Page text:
What to Learn From Meghan Markle’s Messy Situation With Her Dad

Meghan Markle's situation isn’t uncommon, although the intense public scrutiny they have to cope with obviously is.

by Chris Windle
Originally Published: 

Fixing a family feud is a tricky balancing act at the best of times. Doing it when most of the world’s media are eager to keep it going as long as it sells papers and drives traffic, is like trying to glue a shattered vase back together on a trampoline.

Unfortunately for Meghan Markle, that’s where she’s found herself. As soon as the British press got a sniff that all wasn’t rosy in her relationship with her dad, Thomas, they were never going to let the royal couple – or their butler – quietly sweep the issue under the carpet.

The headlines came thick and fast. To recap: Thomas was a recluse who – clutch your pearls – drank beer. He was going to walk her down the aisle. Then he wasn’t because he’d been caught staging paparazzi shots. Then he was. Then he wasn’t because of emergency heart surgery. In the end, as we all know, Prince Charles got the job.

A steady stream of gossip has followed from relatives and anonymous sources on both sides. The truth lost somewhere in the fog of familial war. The latest shots have come in the form of a People Magazine feature in which Meghan’s friends paint her as down to earth and undeserving of all this emotional trauma. Her dad fired back by releasing to The Mail last Sunday a personal letter she’d sent shortly after the wedding, the contents of which he describes as “a dagger to the heart”.

Amid the clamor, it’s easy to forget there is a parent and child at the heart of this. Both, no doubt, struggling with feelings of rejection and bafflement at what they perceive as the other’s hurtful behavior. But their situation isn’t uncommon, although the intense public scrutiny they have to cope with obviously is.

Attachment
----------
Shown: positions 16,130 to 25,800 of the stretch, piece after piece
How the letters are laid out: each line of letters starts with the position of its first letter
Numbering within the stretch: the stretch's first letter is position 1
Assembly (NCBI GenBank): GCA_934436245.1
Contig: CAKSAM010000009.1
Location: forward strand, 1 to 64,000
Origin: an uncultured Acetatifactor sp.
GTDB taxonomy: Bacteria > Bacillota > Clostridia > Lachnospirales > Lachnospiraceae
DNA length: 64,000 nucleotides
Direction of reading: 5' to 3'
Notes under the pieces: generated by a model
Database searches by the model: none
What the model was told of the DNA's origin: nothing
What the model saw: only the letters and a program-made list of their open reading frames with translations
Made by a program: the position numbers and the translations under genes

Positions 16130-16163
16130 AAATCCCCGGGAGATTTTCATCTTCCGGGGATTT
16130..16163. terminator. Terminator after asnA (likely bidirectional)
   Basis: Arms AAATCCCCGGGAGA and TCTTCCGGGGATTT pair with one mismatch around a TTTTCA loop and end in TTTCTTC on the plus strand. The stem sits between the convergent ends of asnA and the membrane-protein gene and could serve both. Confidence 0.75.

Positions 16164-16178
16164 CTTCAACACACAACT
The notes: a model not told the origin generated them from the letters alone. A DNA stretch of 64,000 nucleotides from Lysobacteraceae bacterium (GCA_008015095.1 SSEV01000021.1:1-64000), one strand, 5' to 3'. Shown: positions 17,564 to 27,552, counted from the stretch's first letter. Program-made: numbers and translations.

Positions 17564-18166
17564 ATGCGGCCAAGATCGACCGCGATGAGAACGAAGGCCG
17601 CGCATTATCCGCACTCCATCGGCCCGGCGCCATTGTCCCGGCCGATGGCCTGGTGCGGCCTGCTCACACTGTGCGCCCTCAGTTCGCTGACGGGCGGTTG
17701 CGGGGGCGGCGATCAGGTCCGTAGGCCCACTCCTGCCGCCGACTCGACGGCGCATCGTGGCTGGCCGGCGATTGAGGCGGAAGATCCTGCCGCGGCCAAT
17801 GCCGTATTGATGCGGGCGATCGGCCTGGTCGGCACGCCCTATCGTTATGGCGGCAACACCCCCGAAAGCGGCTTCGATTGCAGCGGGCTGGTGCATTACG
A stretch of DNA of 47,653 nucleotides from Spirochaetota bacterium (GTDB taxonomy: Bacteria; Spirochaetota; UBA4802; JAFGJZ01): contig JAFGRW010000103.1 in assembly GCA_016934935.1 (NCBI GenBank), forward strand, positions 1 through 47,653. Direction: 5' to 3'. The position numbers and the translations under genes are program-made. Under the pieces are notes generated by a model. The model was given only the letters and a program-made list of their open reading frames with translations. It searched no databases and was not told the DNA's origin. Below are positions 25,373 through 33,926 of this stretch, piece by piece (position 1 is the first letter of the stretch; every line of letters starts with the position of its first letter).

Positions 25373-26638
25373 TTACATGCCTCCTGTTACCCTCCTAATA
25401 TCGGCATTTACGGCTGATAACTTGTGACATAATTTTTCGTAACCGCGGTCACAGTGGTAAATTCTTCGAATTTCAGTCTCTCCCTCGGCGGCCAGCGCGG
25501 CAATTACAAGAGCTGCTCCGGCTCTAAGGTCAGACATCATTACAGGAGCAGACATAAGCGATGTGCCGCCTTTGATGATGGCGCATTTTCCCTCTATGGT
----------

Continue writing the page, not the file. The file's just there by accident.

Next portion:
According to UK charity StandAlone one in five British families will be affected by estrangement. And Dr Reenee Singh, chief executive of the Association of Family Therapy and director of the Child and Family Practice in London, says cases of adult estrangement are becoming a more prominent part of her work.

Singh puts this down to several factors: “There has been an increase in intercultural couples and when people marry outside their faith or community it can cause difficulties. Blended families are also more common today, and the sometimes tricky relationship between a child and a new partner can lead to estrangement later in life.” Once a schism has been created, it’s much easier to widen it by moving away from the community we grew up in, than it might have been in the past.

If that sounds like it’s all the fault of the modern world, Singh says it has its advantages too. Social media has made it easier for families to reconnect and people are more aware of, and likely to access, therapy. Indeed sometimes, explains Singh, “a breakdown is necessary to reset a relationship, to reassess the closeness that exists between a child and their parents.” But once that’s happened how can bridges be rebuilt?